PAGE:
Learn the best practice for managing the 5 states of sensitive data in CI workflows using Github Actions and Kubernetes
Note: Code samples and snippets included in this article were prototyped from the production source code for, “Open edX Tutor k8s get environment secret“, a reusable component in the Github Actions Marketplace.
In this article I’ll demonstrate best practice for each of the five states of sensitive data management. By sensitive data, I mean passwords, authorization tokens, key pairs, ssh keys, encryption keys, and so on. Basically, any data that is considered ‘secret’ for your platform. Sensitive data presents unique challenges to automating build and deployment workflows using modern CI tools. The conundrum is that you need to store your sensitive data in a safe place with controlled access, and, you need a safe means of retrieving the data and applying it your configuration in such a way as to avoid it leaking or becoming publicly exposed. The practical example that follows will use Terraform, Github Actions and Kubernetes to manage a workflow to configure a MySQL service for a fictitious Django application. But keep in mind that the basic theory that I present should also work with any combination of alternative technologies and platforms.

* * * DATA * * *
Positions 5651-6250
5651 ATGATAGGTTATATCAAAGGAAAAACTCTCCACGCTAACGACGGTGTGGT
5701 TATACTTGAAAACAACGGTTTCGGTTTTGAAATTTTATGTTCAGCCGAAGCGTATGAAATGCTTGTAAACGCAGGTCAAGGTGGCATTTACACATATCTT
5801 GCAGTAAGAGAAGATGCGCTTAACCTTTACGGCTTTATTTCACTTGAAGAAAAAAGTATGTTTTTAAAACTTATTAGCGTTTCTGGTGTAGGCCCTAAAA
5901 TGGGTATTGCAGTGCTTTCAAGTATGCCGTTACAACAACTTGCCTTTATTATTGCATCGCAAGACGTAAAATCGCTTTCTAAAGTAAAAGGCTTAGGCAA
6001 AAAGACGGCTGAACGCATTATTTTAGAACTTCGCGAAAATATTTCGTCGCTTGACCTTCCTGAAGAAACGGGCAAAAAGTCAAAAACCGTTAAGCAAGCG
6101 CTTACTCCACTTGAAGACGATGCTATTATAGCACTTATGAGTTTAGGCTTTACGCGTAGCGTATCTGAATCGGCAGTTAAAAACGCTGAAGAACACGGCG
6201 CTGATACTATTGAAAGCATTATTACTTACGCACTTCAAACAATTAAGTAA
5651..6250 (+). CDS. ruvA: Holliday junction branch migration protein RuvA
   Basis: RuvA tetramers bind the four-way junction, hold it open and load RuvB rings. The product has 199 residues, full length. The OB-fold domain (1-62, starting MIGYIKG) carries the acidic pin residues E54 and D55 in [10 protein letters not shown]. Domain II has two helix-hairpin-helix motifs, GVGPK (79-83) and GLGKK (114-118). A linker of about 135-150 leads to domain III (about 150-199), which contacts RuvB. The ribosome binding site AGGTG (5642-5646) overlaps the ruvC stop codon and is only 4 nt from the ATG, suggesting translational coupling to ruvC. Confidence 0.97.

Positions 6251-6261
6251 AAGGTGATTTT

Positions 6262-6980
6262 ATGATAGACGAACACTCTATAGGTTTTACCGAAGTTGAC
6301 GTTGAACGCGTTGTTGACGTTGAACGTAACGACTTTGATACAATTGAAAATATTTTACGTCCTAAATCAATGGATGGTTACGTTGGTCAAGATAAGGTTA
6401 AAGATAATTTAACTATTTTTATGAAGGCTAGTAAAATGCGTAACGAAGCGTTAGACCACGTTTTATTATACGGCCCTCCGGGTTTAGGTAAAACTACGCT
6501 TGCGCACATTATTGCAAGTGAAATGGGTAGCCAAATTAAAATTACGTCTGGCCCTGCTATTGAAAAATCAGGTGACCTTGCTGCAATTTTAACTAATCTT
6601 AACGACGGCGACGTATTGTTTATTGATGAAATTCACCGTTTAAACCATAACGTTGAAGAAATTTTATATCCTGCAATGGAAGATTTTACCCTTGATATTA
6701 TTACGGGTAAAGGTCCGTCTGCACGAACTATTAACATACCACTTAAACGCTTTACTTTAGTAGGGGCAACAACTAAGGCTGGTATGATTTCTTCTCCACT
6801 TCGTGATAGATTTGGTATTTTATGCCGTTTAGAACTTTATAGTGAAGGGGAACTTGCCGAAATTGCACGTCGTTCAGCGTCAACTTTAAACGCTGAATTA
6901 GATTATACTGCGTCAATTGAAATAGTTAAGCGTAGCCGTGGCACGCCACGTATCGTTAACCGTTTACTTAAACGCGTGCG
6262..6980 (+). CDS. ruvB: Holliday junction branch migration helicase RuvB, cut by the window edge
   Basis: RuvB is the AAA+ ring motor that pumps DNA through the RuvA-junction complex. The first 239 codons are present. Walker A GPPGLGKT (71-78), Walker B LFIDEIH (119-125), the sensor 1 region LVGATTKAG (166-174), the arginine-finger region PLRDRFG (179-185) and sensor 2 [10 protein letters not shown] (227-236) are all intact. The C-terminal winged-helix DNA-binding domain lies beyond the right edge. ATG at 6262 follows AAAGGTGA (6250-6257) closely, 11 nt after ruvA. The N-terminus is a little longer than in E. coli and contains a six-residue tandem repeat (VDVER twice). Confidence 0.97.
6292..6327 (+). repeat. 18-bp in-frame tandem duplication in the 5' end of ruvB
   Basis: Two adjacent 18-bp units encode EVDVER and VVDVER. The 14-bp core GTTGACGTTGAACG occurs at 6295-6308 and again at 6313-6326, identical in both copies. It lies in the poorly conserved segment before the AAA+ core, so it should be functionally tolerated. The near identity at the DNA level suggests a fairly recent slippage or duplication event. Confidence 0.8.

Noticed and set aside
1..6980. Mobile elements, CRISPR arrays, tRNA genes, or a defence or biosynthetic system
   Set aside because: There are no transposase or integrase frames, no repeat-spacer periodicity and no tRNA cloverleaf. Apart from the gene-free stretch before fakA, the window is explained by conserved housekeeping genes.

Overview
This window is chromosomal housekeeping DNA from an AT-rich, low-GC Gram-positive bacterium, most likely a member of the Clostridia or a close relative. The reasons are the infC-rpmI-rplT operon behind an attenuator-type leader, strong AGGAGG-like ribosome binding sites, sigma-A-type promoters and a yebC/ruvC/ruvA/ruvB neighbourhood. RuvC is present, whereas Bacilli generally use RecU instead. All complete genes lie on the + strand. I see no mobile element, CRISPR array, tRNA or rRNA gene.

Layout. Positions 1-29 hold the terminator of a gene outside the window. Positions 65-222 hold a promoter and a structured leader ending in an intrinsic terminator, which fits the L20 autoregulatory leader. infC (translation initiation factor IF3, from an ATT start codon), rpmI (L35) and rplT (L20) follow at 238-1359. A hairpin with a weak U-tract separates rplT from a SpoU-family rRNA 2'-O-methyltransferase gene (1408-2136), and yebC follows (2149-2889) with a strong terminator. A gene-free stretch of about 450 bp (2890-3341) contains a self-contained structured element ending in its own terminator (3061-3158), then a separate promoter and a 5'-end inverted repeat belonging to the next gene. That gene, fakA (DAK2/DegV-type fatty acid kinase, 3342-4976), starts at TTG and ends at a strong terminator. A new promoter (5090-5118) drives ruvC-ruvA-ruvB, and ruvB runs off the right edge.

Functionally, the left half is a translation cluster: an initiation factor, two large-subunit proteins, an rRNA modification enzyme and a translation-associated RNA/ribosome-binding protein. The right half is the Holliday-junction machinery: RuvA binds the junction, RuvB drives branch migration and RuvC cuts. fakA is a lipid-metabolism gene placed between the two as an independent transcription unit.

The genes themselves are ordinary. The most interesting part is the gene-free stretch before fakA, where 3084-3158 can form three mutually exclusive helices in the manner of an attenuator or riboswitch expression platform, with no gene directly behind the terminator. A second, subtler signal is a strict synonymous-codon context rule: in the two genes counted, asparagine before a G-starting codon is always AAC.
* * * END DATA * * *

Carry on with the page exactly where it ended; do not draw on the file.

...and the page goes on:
First things first, summarizing the five steps: